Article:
GAA's jaded format will drive players and fans away
The sports survey published last week by Pembroke Communications must make slightly alarming reading for the GAA.
The survey of men and women was based on a sample of 600 and covered their favourite sports, greatest sporting achievements of 2009 and the best known sports personalities. And the GAA does not fare well on any front.
The sample may be a bit small but with 80 per cent of that group declaring an interest in sport, it seems accurate enough. The big story is that Gaelic football only comes third behind rugby and soccer in people's chosen sport for 2009, 25 per cent putting rugby forward as their favourite followed by soccer at 23 per cent and football at 22 per cent. Of course, by adding in hurling (nine per cent) the GAA is still the biggest.
In itself, that low figure for hurling must be alarming. There are very many who preach loudly about hurling being the greatest game in the world, yet it is falling on a lot of deaf ears if these figures are to be believed. Talk about international promotion and even getting the game into the Olympics would look a bit premature when it has such a low following in Ireland. A lot of hard work is needed to convince people about its merits before taking on the world.
Perhaps the scarcity of serious competition at county level does not help, but these figures should shake a lot of officials out of their comfort zone to make some radical moves to increase hurling's profile.
Doing something about meaningless provincial competitions is the place to start. If ever a game was suited to a Champions League type set-up, then it is hurling. With only a handful of real teams, the format of the championship is the key to promotion. Or maybe it is time to detatch hurling completely as the argument, from most hurling enthusiasts, is that it is being suffocated by football. Whatever else, it is time for some new thinking and a lot of hard work.
In terms of top sporting achievements, Kilkenny winning the four-in-a-row only comes in third behind two rugby events: the Grand Slam and Leinster winning the Heineken Cup. While Henry Shefflin only ranks sixth in terms of sports stars. Hard to credit that a GAA player only gets five per cent in this category with Brian O'Driscoll on 35 per cent.
It is difficult for the GAA to compete against international competition, but the success of the Heineken Cup is an example of what good marketing can achieve. The creation of a loyal following can only be achieved in GAA terms by replicating what rugby has done. This is to give counties at least five home games in the summer when county boards with a bit of initiative could promote them heavily. It is obvious too that Saturday evening games are the way forward and even the odd midweek match under lights between neighbouring counties will draw good crowds.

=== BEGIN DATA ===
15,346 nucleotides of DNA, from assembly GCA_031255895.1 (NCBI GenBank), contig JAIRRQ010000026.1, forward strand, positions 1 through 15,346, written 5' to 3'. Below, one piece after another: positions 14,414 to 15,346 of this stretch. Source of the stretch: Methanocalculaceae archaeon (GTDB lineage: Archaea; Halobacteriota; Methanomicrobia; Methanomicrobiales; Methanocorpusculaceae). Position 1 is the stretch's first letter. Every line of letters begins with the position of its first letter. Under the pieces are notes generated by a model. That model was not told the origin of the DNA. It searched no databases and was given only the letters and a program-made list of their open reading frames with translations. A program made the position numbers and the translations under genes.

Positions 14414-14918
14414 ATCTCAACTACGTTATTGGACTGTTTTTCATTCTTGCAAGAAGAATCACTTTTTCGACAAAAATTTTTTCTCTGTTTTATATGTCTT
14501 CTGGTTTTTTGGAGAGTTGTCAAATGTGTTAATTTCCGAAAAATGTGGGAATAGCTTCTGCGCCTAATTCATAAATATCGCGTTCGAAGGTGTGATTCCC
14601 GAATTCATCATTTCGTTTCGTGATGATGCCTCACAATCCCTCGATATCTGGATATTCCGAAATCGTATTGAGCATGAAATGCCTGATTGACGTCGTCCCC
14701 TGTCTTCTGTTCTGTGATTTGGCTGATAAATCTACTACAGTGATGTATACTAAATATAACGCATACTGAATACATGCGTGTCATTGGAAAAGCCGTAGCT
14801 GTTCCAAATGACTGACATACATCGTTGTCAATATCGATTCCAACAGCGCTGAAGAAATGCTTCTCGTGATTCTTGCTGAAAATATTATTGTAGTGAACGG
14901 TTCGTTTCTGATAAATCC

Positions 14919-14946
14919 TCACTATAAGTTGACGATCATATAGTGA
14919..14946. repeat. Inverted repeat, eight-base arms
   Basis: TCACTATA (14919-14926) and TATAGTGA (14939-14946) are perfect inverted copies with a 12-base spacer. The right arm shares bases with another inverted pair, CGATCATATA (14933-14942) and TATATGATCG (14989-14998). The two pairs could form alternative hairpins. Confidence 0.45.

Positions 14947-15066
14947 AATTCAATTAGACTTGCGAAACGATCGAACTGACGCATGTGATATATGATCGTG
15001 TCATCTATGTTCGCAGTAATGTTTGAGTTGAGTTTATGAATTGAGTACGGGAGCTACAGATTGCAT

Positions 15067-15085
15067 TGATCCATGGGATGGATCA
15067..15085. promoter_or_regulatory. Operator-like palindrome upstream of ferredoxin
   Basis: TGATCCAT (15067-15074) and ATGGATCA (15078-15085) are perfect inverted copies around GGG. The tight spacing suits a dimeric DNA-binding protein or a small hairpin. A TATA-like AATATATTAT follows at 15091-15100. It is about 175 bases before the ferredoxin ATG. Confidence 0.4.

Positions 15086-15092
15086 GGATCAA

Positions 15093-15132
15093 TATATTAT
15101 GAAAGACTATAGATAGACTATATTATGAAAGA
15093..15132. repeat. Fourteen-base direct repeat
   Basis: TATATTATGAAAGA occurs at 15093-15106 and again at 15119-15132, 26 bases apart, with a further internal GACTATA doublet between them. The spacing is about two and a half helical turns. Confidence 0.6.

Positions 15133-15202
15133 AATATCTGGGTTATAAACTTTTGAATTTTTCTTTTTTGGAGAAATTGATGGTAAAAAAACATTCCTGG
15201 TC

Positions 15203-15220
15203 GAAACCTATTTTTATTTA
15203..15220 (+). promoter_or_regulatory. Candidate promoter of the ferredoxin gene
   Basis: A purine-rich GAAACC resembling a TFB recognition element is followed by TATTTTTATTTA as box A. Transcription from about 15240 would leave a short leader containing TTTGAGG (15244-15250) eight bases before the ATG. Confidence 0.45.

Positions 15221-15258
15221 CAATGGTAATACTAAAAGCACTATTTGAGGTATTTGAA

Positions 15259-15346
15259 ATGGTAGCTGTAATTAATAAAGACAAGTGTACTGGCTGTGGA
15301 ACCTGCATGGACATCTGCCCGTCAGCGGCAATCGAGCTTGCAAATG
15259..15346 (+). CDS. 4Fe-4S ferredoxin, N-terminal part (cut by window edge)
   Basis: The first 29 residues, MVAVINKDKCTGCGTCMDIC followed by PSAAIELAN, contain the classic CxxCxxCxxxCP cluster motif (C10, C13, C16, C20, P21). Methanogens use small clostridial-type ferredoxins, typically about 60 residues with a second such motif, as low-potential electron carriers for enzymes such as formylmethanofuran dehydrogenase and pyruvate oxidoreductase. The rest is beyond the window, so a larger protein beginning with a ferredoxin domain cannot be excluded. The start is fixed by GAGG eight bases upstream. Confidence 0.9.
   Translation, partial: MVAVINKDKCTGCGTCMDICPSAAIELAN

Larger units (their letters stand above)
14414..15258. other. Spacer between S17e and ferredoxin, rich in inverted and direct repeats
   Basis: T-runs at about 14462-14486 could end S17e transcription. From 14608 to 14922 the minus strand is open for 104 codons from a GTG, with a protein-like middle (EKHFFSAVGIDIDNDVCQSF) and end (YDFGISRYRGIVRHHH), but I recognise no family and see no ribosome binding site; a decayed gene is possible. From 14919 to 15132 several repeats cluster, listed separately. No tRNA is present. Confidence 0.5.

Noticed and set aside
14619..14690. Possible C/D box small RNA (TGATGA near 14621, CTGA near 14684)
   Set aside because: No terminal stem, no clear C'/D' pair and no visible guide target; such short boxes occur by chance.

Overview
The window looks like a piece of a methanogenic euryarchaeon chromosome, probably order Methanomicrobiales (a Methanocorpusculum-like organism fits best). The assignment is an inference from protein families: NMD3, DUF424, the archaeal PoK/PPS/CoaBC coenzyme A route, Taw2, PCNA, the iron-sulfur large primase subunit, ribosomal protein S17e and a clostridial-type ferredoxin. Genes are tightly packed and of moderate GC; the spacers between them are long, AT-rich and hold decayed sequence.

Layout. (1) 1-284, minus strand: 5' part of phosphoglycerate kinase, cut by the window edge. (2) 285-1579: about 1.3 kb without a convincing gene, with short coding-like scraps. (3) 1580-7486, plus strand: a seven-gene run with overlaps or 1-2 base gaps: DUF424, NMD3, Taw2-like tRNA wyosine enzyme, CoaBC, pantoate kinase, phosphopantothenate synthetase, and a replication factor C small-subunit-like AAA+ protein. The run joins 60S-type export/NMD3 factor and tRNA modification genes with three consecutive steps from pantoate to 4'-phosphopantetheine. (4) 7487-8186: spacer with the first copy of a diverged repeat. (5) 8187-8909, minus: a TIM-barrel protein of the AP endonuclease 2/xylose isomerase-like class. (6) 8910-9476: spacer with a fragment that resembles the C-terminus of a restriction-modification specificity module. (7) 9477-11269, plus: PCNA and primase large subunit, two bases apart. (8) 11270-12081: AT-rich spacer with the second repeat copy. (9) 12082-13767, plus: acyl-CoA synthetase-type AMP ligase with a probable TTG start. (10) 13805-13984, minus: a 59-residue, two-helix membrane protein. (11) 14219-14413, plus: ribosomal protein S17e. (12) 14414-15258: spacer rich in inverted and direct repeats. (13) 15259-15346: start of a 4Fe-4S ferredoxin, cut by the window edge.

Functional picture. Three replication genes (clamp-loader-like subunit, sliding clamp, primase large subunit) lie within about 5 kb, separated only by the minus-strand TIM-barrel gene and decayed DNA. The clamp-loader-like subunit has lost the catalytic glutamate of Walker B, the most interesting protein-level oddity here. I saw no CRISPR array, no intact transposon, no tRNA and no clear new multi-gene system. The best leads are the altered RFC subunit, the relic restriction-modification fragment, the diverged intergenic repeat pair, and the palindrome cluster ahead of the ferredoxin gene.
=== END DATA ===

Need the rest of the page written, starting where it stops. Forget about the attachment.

When was the last time that the GAA in a county went about promoting a home game? Were primary schools ever flooded with tickets? Were there ever novelty events on the pitch at half-time? Were sponsors and prospective sponsors ever invited to a reception before a game? Have supporters' clubs ever had a chance to have a function before a game to raise funds? The reason why none of this is possible is because counties rarely have a home game at the right time of the year, but the way forward is to copy the rugby model and improve on it.
In reality, the GAA still has huge advantages over rugby, which has not penetrated much of rural Ireland. This year has been an exception and they won't enjoy high-profile Grand Slam and Heineken Cup wins every year. But sports with an international dimension always have something coming along to raise their profile and it is not enough for the GAA to sit back and hope traditional loyalties will hold. The fact is that they won't.
Young people like to see exciting games and take part in well-organised games. For the most part the GAA fails on both counts.
The All-Ireland championships are now a bit of a turn-off with the absolute dominance of Kilkenny and, slightly less so, Kerry. What we need are lots of new teams coming along to bring a bit of excitement to other parts of the country and the GAA at central level will be hoping that somebody other than the big two wins next year.
Yet a trip down to your local bookie's shop will tell you what they think of next year's championship. Another Kilkenny-Kerry double is top of the list. Paddy Power don't make too many mistakes, that is why they announced a major expansion of employment last week.
So instead of sitting back and waiting for something to happen, the GAA should be proactive in responding to these figures. The old dog must learn new tricks. Greater TV exposure with a live Sunday Game type show on RTE for league matches and club finals in various counties would be a start. When I bring this up I get beaten about the head by TG4 as they play a leading role in promotion at this time of the year. But you know what I mean and it is no disrespect to TG4.
Competition with soccer was always a fact of life for the GAA. It is a battle which was largely lost in much of Dublin, but the emergence of rugby as a big player is of greater concern. The GAA as an organisation has been much quicker to respond at underage level with great work in primary schools, summer camps and various types of small-sided games. However, the shop front as displayed by the inter-county scene is well worn and has none of the flexibility of the underage sector.
The old saying about American sports stadiums was to build them and they would come. It marked a confidence in their games. It was always the GAA attitude too. It did not work for 2009 as these figures show, even if attendances held up remarkably well. It would appear the public perception is of a jaded product and players who do not make an impact.
Time to change the circus routine and if the Dubs could win the All-Ireland, then that would be a real bonus too.